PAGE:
Liwen Chen: Inspiring Change One Village at a Time

by Marlet Salazar

As an English major, Liwen Chen initially did not see herself becoming an environmentalist, much less a Zero Waste advocate. But fast forward to the present: her work has turned a village into a Zero Waste model that has inspired other villages, towns, and counties to pursue the same. 

This was how it happened. 

In 2006, Liwen saw Liao Xiaoyi, founder of the non-profit Global Village of Beijing, on TV talking about her own work, promoting reduced consumption and decreased use of harmful chemicals. Liwen was struck by what she heard and realized that environmental work was what she was called to do. Thus began her volunteer work and involvement in the advocacy.

At the beginning of 2009, Liwen started working in an environmental non-governmental organization (NGO) that focused on chemical safety and climate change. That same year, China’s anti-incineration movement started. “Many protests happened in China which involved people who were opposed to incinerators,” Liwen said. “From then on, I started paying attention to those things and started working on the waste issue. I visited incinerators, landfills, and recycling markets related to waste facilities. It was very important for me to understand waste generation, especially in big cities like Beijing.”

While she was working in the organization, Liwen found that effective waste management policies have not been properly implemented in rural areas. 

Early the following year, she joined another environmental NGO and started her work on waste. She also started working with communities affected by China’s incinerators, visiting over 30 incineration plants across the country. She admitted that working with the affected communities to oppose the use of incinerators was one of the biggest challenges she faced in her advocacy. 

For over six years (2009-2015), she worked with communities against incineration pollution. She said visiting landfills made her “uncomfortable and very frustrated seeing so much waste.”

Liwen’s exposure to environmental issues led her to realize that there had to be a more sustainable way to manage waste. In 2017, she established the Zero Waste Village. Her previous NGO work enabled her to witness the increasing problem of landfills and the effects of uncollected garbage in the villages not only on the environment but also on people’s health, while her involvement in policy-making made her realize that most of the solutions centered around urban areas, leaving rural communities with no system for waste management.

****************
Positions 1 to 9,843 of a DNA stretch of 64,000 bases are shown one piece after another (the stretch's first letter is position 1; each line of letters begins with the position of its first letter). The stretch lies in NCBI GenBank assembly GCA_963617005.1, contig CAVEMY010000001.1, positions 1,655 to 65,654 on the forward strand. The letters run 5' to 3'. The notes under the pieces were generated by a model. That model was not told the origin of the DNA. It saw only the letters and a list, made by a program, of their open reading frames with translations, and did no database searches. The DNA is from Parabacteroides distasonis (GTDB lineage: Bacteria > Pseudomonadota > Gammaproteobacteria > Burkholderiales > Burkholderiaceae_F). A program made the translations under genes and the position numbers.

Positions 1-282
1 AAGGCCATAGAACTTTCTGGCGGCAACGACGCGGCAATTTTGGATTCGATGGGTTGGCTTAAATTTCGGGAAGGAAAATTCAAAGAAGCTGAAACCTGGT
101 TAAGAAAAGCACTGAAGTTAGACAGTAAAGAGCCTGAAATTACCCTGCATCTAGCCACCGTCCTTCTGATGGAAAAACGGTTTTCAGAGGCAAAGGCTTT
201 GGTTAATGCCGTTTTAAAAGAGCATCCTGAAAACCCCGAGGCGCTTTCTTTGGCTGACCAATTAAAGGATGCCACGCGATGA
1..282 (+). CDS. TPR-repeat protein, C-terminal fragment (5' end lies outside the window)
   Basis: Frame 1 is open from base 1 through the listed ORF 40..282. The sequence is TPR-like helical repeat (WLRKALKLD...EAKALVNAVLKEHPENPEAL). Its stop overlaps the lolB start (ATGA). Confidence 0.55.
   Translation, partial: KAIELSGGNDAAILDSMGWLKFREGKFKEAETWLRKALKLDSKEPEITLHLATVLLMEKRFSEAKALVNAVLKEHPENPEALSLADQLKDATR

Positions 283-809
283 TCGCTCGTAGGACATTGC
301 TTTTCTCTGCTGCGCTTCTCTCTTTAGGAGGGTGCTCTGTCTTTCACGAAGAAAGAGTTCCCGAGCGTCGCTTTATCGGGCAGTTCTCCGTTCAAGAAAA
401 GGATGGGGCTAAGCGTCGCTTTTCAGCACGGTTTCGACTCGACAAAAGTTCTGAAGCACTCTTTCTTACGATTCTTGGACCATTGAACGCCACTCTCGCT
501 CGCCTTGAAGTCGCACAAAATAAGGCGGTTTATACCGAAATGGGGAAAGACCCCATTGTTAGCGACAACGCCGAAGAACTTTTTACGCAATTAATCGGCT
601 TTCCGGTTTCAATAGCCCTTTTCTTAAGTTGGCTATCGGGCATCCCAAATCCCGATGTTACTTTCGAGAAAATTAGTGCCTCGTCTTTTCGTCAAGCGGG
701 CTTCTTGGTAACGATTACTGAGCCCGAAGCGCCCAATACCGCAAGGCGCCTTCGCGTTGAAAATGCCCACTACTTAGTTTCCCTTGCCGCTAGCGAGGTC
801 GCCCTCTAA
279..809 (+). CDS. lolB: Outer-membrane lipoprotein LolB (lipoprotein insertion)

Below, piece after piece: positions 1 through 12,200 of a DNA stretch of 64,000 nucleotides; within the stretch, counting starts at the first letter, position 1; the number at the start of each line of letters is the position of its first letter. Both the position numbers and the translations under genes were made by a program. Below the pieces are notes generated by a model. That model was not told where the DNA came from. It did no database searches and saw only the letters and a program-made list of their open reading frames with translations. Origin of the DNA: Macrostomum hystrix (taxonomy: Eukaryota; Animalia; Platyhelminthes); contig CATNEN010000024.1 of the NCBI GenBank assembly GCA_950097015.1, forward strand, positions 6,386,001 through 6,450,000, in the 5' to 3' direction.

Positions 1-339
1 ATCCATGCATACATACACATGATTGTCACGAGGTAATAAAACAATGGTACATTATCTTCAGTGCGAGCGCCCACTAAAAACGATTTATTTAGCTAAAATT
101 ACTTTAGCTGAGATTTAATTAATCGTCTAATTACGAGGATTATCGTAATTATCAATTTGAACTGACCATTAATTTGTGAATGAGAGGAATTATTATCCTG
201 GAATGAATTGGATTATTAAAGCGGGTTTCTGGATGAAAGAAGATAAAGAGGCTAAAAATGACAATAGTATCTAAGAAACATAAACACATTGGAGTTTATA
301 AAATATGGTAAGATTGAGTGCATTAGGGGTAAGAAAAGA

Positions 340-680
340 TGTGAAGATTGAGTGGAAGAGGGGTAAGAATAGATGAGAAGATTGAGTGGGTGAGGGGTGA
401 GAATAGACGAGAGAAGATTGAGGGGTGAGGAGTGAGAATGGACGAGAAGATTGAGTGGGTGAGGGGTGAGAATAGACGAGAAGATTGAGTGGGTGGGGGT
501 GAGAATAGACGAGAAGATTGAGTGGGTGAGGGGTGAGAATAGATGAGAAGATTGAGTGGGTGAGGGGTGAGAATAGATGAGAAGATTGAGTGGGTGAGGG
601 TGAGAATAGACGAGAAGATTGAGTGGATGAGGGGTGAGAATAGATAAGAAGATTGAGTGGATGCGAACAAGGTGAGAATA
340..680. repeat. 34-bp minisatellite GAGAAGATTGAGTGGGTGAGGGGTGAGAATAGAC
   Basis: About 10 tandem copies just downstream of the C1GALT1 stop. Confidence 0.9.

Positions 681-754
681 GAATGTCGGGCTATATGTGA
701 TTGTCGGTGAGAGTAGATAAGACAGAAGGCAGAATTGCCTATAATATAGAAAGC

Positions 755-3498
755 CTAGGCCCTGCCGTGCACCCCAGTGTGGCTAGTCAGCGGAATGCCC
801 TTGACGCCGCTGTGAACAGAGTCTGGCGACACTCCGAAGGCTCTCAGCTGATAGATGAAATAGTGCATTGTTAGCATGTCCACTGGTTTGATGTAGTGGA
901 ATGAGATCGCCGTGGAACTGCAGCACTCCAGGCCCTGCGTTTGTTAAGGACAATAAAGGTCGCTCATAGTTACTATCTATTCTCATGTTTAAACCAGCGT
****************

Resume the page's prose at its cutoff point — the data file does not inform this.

“It was time to zoom in on enabling village or town leaders on how to enforce waste management within their areas,” Liwen said.

“Rural areas have the most potential to implement composting because they have the location to do so,” she added 

To implement her vision, Liwen went back to her roots in Hebei and started a program in Laishui County. Without much financial aid and often using their own money to buy materials such as garbage cans in the first two villages, Liwen spent the first weeks teaching residents the basics of waste sorting and how it could become part of their lifestyle.  

She has taught over 60 rural communities in Hebei, Jiangxi, Hubei, and Zhejiang provinces about waste segregation and Zero Waste since the summer of 2017.

Liwen and her group were persistent in teaching the residents about sorting and composting until finally, their work started bearing fruit. That was when they decided to scale up the program to the town level in 2018. 

“I don’t think my goal has changed but my work has shifted since 2017,” Liwen explained. “I started with incinerators then I shifted to Zero Waste. There are many challenges why it is hard for China to adopt and practice waste segregation.”

Misunderstanding and uncooperative residents in townships are just a few of the challenges Liwen had to deal with. At one point, she thought that she would not be able to handle it. But she persisted. She and her team held dialogues with the residents to ensure that their message was understood. 

“We make it possible to help people overcome the barriers in waste separation,” she said. “We also prove that waste separation also means increasing the investment or government budget to finance the programs.”

So far, the Zero Waste Village has helped design the biodegradable waste and non-biodegradable waste-based management system of five towns and one county. The system mostly involves ensuring that all stakeholders, including relevant government agencies, are adhering to the processes. All of these are monitored and recorded, and the data gathered are utilized in tracking the progression of the program.

The Zero Waste Village’s work has now extended to Shangrao municipality based on the Dongyang Township’s program.

To ensure the sustainability of their programs, Liwen and the members of Zero Waste Village started making documentaries to communicate their efforts to more people. They also started developing textbooks to illustrate how to practice rural waste separation programs.

“Working with the stakeholders can be an effective way of empowering people and spreading the importance of waste separation as well as composting. This will also ensure that programs are institutionalized and sustained even after many years that they were implemented,” she said

“China’s waste is a monumental problem given its population and it being an industrial nation. But households’ managing their own waste will have a great impact on the country and the countryside,” she added.